Updated from 7:34 a.m. EDT

The cancer drug Erbitux has prolonged the survival of lung-cancer patients, according to results of a large phase III study announced today by German drug maker Merck KGaA, which sells the drug in Europe.

The news sent shares of ImClone Systems ( IMCL) surging Tuesday morning. ImClone, of course, developed Erbitux and markets the drug in the U.S. with partner Bristol-Myers Squibb ( BMY).

Erbitux is used primarily to treat colon cancer and head-and-neck cancer. Until today, the large and lucrative lung cancer treatment market has been out of the drug's reach. If Erbitux becomes a player in the lung cancer market, it could pinch sales of Genentech's ( DNA) Avastin, which is currently the go-to targeted cancer drug for first-line lung cancer treatment.

ImClone shares recently were up $8.27, or 22%, to $46.20. Genentech shares were off $1.40, or 1.8%, at $77.75.

German Merck's so-called "Flex" study of Erbitux plus chemotherapy increased overall survival vs. chemotherapy alone in patients with advanced non-small-cell lung cancer. These patients had not previously received any chemotherapy treatment. No more details from the study were provided.

These positive results are somewhat surprising because a similar Erbitux first-line lung cancer study run by Bristol-Myers Squibb came up negative in July. That study, known as BMS CA225, combined Erbitux with a different chemotherapy regimen than the one used in this Flex study.

The Flex study combined Erbitux with vinorelbine and cisplatin, a commonly used chemotherapy combination used by European doctors. The earlier Bristol-Myers study combined Erbitux with paclitaxel and carboplatin, more commonly used in the U.S.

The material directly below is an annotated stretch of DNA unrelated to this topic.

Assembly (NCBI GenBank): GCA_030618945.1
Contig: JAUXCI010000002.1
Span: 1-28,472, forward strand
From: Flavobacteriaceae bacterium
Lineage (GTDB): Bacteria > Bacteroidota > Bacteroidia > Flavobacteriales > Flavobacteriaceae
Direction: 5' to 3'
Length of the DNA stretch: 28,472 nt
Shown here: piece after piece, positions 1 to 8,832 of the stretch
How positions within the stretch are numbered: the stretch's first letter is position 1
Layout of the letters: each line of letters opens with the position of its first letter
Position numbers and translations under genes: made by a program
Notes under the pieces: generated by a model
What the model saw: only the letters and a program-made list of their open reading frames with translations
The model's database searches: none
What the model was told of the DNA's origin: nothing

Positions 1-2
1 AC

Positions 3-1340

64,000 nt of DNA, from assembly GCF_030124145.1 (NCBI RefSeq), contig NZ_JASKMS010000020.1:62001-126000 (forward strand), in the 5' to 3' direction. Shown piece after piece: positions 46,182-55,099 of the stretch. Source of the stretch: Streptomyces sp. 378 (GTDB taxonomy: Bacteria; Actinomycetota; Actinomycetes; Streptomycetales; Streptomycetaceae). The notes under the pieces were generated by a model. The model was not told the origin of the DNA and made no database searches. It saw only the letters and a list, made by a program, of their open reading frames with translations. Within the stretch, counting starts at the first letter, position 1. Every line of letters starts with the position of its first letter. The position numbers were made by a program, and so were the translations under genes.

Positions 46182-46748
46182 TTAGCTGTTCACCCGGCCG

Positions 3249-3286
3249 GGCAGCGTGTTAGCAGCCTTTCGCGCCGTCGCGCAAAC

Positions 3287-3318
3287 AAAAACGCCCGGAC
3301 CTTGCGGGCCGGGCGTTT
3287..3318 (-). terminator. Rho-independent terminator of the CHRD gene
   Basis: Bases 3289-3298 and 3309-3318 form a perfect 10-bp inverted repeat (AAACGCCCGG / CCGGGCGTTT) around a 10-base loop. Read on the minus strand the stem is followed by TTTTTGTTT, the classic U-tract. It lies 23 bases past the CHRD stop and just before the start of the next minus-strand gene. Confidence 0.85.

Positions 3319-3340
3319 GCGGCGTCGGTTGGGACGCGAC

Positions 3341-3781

Erbitux is now the first drug in the EGFR inhibitor class of targeted cancer drugs to produce a survival benefit in first-line non-small-cell lung cancer. The details of the study -- most importantly, the magnitude of the survival benefit -- need to be known, but if the results hold up and are clinically significant, Erbitux could become a player in the lung cancer market.

That could spell some trouble for Genentech's Avastin. The addition of Avastin to chemotherapy boosted overall survival of non-small-cell lung cancer patients to 12.5 months compared to 10.2 months for patients taking chemo alone, according to a large phase III study conducted in 2005.

Another potential advantage for Erbitux is that the Flex study enrolled patients with all subtypes of non-small-cell lung cancer. This compares to Avastin, which cannot be used in certain subtypes of the cancer due to safety concerns.

Adam Feuerstein writes regularly for RealMoney.com. In keeping with TSC's editorial policy, he doesn't own or short individual stocks, although he owns stock in TheStreet.com. He also doesn't invest in hedge funds or other private investment partnerships. Feuerstein appreciates your feedback; click here to send him an email.

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